Portugal Redux and the Red Daily Slosh

21 Apr

Spring weather shout out to the David Wilcox fans out there. You know who you are.

Disregard my earlier proclamations stating that Spring was here because today marks the real date. I mean, Spring Is Here, Baby! It’s glorious outside, windows open, birds chirping and my keyboard singing. If you’re looking for spring recos, check out my post on that very topic.

passerelaA post or two back, I reviewed a Portuguese red and stated that I was going on a hunt for good Portuguese wines. I opened another a week back – 2009 Casa de Passarela Reserva #365557 $18.95. This is from the Dao region which is a ways south of the Duoro river – sheltered and warm, it makes Mediterrenean style reds. This blend is predominantly touriga nacional, the most commonly used grape for port. I found it a bit closed and tight at first needing loads of air. I didn’t really let that stop me. And, once it got going, it provided some strong wood influences and purple fruit. Opaque, quite sophisticated, lots of energy, and I’d highly recommend if you lean toward Tuscan-style wines.

These recommendations are for the April 26th release.

threeriversThis winter I got away a couple times to visit our neighbours to the south, as we like to call them. It was decidedly warmer, cheaper, and, when you feel like you’re on vacation (and, don’t suggest that I’m on permanent vacation again) more fun. I had maybe a bottle of wine or two. One was a great Washington red – 2011 Three Rivers River’s Red #287433 $19.95. I did not pay $19.95 – or even an exchange adjusted $19.95 – way south of that. But, I digress. This is a merlot dominated substantive wine – not with fruit but its structure – solid tannins through to the finish, a bit dry at the start, a nice vein of acidity, and the fruit I get isn’t the normal merlot reddish fruits but dark and dirty ones – maybe the syrah and cab franc in the blend. The write up suggests steak and that seems bang on. This isn’t a standing around wine. I know because I stood around when I had it. Confession: sat around. Have with food. If you’re partial to California cabs, take a peek at this. I think it will please you and remember: eat responsibly.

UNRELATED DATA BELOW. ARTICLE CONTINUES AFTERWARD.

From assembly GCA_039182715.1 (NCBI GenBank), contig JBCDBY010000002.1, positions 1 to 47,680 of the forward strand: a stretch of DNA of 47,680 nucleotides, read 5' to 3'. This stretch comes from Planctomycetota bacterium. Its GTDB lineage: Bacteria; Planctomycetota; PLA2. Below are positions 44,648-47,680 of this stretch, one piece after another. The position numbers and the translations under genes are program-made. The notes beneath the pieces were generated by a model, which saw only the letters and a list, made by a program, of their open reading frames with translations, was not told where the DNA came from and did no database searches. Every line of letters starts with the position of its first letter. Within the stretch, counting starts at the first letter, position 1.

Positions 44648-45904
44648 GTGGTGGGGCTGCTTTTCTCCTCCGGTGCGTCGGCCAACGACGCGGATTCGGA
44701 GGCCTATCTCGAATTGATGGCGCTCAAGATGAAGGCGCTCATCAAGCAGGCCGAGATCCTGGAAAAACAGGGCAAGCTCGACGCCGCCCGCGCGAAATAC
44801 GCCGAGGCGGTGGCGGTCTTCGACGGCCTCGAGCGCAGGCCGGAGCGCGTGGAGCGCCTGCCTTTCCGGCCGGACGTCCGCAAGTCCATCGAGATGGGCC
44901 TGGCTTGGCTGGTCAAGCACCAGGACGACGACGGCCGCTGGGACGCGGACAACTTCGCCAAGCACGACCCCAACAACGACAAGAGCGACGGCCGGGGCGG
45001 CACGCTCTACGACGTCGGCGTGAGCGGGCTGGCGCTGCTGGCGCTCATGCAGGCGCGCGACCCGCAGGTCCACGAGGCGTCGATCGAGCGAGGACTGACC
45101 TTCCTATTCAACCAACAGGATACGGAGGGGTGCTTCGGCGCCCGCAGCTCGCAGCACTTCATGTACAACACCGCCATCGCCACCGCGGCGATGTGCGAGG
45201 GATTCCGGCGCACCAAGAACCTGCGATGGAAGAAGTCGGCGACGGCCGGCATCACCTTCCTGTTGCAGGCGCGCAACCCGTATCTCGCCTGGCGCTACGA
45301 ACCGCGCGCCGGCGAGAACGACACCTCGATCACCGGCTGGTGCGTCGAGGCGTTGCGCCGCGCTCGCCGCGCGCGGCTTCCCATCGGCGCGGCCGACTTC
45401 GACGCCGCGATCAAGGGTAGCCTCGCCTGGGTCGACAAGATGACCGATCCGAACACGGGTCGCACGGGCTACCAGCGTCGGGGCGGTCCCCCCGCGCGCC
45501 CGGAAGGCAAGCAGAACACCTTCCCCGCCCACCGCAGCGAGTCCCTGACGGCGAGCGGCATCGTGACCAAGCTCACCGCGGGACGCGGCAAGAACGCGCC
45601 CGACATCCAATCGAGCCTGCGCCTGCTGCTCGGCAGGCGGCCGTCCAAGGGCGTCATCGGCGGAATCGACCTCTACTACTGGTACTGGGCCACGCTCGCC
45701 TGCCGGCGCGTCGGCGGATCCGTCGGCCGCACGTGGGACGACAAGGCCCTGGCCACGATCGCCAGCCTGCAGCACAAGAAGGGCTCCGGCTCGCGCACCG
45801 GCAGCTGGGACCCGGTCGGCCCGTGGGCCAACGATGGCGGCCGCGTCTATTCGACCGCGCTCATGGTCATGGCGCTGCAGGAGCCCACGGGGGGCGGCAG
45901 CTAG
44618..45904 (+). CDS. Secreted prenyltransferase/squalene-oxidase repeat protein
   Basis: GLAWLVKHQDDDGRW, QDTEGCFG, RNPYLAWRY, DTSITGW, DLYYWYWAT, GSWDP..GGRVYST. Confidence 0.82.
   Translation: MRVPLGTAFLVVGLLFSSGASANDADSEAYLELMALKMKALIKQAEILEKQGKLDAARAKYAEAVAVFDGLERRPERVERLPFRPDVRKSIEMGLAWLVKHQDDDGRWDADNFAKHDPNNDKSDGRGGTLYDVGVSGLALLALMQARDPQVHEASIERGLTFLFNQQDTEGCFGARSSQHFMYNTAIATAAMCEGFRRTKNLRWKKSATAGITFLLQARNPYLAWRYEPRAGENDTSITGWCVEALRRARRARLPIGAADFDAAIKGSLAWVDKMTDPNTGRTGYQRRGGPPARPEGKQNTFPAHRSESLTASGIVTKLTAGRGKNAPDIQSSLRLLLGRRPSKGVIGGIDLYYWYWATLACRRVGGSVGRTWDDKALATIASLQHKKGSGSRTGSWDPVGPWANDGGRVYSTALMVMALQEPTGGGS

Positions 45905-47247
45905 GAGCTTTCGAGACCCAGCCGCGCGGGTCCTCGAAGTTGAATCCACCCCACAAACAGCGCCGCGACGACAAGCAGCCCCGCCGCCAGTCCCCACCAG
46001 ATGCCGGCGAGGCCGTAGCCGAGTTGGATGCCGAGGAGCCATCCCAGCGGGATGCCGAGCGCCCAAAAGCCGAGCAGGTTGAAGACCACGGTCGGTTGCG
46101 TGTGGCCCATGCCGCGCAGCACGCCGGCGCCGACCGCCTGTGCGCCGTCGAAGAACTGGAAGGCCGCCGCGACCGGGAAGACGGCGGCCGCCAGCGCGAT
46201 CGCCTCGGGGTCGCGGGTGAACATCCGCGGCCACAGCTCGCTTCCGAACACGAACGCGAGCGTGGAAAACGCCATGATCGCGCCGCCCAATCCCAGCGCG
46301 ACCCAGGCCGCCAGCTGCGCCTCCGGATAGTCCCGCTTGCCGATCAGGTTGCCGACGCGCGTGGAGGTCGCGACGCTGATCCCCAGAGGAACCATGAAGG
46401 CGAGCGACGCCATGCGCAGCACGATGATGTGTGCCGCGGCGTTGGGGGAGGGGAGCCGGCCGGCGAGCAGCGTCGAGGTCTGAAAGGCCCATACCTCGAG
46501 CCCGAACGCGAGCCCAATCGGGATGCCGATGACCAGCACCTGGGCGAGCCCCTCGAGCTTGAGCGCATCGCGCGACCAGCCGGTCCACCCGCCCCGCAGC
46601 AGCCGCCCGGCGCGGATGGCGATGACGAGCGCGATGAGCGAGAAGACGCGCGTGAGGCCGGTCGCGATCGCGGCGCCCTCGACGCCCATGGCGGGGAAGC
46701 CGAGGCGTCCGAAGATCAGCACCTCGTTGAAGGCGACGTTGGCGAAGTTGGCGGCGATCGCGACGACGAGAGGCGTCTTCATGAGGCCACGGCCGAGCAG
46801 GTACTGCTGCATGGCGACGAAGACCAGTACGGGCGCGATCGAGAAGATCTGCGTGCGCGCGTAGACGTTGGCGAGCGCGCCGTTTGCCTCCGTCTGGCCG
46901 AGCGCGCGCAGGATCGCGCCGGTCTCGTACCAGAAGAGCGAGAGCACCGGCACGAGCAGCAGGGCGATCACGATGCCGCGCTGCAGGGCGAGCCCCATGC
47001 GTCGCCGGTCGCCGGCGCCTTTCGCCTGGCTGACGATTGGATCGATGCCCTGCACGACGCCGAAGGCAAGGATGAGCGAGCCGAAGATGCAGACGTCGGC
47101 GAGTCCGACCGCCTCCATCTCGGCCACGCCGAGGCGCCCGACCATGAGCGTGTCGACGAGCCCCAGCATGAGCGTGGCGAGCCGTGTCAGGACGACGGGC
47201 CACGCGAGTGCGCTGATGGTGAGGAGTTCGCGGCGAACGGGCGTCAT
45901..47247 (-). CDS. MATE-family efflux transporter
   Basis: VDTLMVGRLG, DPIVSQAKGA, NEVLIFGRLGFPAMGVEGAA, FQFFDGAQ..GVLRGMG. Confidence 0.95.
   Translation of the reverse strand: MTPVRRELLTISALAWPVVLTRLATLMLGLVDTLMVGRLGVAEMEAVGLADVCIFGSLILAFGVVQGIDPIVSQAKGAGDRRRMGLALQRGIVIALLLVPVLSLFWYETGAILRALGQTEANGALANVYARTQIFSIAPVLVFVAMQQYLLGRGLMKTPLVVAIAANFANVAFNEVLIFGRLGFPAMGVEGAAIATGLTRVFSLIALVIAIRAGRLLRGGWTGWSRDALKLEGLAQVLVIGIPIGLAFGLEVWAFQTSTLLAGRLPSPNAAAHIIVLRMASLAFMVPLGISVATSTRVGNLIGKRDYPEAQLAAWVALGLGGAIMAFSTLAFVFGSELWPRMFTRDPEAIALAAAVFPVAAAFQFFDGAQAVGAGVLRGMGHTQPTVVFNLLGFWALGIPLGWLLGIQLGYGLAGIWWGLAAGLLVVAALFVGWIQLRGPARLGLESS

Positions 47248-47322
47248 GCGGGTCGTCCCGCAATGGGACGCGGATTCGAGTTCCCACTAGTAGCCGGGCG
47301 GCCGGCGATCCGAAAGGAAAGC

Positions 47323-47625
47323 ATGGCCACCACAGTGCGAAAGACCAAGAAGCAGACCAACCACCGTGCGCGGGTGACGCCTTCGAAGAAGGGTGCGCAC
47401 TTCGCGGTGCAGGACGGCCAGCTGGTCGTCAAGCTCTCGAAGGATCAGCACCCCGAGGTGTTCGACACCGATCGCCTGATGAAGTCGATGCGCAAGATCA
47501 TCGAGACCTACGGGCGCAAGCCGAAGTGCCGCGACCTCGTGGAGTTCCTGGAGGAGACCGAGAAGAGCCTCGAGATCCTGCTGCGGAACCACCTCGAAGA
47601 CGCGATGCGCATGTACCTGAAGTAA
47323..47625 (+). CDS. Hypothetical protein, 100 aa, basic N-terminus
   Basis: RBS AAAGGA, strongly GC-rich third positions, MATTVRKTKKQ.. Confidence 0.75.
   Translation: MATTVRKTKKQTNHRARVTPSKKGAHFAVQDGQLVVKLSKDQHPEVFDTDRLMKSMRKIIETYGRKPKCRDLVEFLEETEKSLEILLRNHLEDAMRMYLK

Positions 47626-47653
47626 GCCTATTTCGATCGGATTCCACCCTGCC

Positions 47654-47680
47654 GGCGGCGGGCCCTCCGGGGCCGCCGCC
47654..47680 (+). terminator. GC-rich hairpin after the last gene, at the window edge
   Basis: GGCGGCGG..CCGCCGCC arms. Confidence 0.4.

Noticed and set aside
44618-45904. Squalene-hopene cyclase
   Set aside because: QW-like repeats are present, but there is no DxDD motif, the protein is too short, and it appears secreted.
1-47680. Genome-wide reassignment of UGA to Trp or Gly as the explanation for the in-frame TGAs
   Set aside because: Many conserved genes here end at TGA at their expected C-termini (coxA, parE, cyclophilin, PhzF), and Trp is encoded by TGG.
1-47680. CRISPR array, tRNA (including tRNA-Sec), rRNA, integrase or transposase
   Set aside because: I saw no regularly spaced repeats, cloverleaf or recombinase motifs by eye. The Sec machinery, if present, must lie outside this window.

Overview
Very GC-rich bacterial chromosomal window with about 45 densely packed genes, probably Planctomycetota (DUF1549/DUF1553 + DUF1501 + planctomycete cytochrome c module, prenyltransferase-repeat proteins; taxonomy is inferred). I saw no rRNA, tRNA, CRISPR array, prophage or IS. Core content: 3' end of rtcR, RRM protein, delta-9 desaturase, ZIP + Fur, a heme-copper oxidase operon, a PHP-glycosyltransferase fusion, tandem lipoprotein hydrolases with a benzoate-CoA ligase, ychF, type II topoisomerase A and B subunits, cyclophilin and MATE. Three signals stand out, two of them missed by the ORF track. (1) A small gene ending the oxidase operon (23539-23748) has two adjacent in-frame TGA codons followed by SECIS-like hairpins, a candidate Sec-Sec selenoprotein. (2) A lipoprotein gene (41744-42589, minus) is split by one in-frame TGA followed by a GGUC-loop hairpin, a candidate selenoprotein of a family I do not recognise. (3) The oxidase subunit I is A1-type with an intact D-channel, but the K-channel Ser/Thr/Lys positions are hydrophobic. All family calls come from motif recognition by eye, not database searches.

momopnI have been disproportionately enjoying New Zealand pinot noir lately. Our Easter dinner this past weekend featured The Ned and Te Mania – both nice examples of entry level Kiwi Pinot . Which coincidentally is the sound I hear out my window right now. The northern shrike in spring – Ki….WI…Peeeee..no. This week, there’s the pinot half of the Momo label – 2011 Momo Pinot Noir #163972 $19.95. This is an organic product. Great pinot acidity, minimal oak effects except for the tea notes that I love, and medium bodied. This is indeed a standing around wine – gravitating to leaning around – on to sitting around. It was great with a simple shrimp pasta (butter, EVOO, and garlic) but you can just twist and pour and enjoy by itself. If you haven’t had New Zealand pinot lately, pick this up. If, like me you have, pick it up anyway. Momo’s sauvignon blanc is outstanding value as well.

villacafaggioI have had a few of the 2010 Chianti Classicos and, there wasn’t one that I didn’t like. Not sure if the consensus is that it’s a good vintage, great vintage or meh. But, I think that if you pay attention and Tuscany didn’t suffer from a flood or drought, you can find great Chianti Classico in most vintages. This just in – I did a little extra research and it was a ‘great’ vintage according to the pros. This beaut of a Chianti is one that I look for every year and keep a few in my basement that seem to age very well (still have a ’98) – maybe 10 to 15 years. The 2010 Villa Cafaggio Chianti Classico #176776 $19.95 is a solid value as always – strong bones of acidity, easy tannins, and musty Tuscan scents and flavours. A friend that loves Italian reds would love this – so, MR, pick up a couple – one now and the other a few years hence. I love this! Pork roast. Actually, if you’ve been reading this blog for awhile, you’ll know that my food recommendations are a crap shoot. I presently believe that the ‘science’ of pairing is a bit overblown. But, I am open to arguments to the contrary. I find that if you love the wine and you love the food, you’ll probably like the match.

faustinoReaders’ feedback suggests that they are most interested in everyday priced wines. I have a splurge category but haven’t written much on splurges to focus on more affordable quaffs. I listen to my readers (all 7 of them). But, I just couldn’t ignore a stunningly elegant wine like the 2001 Faustino I Grand Reserva #976662 $32.95. A Rioja Gran Reserva must age at least 5 years, 2 of which has to be in oak barrels. Had this a year ago and it still carries lots of pep – not flabby or easy – still demanding your attention. I can’t really see how this couldn’t age gracefully (like Sophia Loren?) another five or so years. Wait that doesn’t sound right. Of course, we want Sophia to age for more than 5 years. Back to the wine – powerful and smoky, nervy, lipsmacking good. And, lots of fruit especially after the swallow –  long finish. If you’re a fan of shelf talkers, this one will probably have a 97 on the tag. And, oh yeah, it was Decanter Magazine’s Top Wine of 2013 (out of 3,200 wines tasted)! Sometimes, you spend a little extra and ask, “Why did I bother?” this will not invoke that sentiment, rather “Why didn’t I splurge for more than one?”

TTFN

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